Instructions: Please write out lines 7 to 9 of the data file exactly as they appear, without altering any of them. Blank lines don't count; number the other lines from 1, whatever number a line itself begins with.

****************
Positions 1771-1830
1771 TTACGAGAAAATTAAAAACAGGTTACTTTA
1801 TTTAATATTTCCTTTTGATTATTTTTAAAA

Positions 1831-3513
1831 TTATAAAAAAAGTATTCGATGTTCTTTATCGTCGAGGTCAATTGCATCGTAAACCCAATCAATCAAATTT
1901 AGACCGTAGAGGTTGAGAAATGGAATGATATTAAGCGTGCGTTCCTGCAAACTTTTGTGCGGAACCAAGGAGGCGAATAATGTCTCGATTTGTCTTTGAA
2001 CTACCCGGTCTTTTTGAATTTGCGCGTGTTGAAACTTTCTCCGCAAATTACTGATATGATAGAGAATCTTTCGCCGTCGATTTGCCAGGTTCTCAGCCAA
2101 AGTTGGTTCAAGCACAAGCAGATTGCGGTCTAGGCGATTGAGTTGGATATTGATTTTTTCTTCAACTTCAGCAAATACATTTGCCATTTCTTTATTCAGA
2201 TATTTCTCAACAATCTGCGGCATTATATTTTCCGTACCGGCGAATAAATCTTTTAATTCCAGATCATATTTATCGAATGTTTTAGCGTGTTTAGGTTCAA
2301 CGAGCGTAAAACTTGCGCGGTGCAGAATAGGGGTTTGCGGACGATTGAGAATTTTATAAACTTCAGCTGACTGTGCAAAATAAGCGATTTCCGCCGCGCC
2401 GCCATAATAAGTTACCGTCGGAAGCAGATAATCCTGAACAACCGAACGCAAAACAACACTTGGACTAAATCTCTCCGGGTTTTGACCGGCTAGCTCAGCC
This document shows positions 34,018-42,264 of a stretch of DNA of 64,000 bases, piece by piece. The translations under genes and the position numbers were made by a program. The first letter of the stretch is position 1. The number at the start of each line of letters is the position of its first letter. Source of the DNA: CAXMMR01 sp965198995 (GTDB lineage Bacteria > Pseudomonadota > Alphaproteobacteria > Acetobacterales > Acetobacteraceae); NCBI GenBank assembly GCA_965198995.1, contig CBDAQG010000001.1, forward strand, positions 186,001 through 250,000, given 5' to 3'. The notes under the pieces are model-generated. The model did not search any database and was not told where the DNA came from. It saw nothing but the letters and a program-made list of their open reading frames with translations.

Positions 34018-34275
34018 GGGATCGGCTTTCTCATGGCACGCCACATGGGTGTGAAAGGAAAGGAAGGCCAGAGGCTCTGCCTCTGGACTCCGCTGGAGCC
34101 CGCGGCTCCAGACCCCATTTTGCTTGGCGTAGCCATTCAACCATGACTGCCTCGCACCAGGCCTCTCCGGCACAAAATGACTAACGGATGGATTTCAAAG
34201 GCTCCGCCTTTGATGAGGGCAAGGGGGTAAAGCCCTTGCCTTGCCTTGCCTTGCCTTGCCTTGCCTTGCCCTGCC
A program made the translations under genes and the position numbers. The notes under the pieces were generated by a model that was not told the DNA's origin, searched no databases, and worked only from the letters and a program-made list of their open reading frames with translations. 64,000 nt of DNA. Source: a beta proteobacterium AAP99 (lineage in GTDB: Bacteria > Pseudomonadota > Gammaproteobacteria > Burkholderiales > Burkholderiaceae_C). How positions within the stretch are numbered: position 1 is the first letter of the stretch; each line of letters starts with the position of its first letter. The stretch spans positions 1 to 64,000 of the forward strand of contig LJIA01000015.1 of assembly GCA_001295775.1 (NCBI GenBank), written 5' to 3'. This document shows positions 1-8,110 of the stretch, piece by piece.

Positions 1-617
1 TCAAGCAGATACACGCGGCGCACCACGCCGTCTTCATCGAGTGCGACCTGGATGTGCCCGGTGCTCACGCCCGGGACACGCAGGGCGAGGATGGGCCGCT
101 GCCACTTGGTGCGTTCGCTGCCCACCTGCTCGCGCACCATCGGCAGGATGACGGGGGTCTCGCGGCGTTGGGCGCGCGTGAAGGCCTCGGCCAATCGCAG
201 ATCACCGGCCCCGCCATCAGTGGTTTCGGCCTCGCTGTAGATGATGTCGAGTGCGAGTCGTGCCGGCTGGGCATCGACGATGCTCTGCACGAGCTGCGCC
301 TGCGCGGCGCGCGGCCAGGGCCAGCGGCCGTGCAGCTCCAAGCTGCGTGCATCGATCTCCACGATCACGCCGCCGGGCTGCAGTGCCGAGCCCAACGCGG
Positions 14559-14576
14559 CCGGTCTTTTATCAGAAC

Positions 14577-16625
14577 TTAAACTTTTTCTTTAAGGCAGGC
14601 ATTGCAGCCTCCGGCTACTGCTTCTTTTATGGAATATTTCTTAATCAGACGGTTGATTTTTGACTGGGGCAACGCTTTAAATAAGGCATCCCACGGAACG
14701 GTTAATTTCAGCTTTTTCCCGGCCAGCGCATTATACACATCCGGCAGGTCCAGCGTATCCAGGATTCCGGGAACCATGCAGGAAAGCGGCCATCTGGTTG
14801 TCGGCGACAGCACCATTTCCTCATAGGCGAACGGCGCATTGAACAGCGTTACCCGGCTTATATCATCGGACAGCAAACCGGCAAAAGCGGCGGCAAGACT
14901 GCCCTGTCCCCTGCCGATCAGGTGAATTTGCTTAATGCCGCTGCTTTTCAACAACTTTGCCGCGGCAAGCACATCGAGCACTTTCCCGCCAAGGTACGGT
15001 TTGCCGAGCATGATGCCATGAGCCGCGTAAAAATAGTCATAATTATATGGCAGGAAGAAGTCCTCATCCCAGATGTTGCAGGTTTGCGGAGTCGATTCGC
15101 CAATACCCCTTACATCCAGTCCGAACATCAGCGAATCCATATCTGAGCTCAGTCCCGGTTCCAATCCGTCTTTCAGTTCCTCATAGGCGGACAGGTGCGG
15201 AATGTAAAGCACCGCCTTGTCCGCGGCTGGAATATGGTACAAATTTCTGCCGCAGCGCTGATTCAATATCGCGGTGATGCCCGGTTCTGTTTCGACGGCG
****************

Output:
2001 CTACCCGGTCTTTTTGAATTTGCGCGTGTTGAAACTTTCTCCGCAAATTACTGATATGATAGAGAATCTTTCGCCGTCGATTTGCCAGGTTCTCAGCCAA
2101 AGTTGGTTCAAGCACAAGCAGATTGCGGTCTAGGCGATTGAGTTGGATATTGATTTTTTCTTCAACTTCAGCAAATACATTTGCCATTTCTTTATTCAGA
2201 TATTTCTCAACAATCTGCGGCATTATATTTTCCGTACCGGCGAATAAATCTTTTAATTCCAGATCATATTTATCGAATGTTTTAGCGTGTTTAGGTTCAA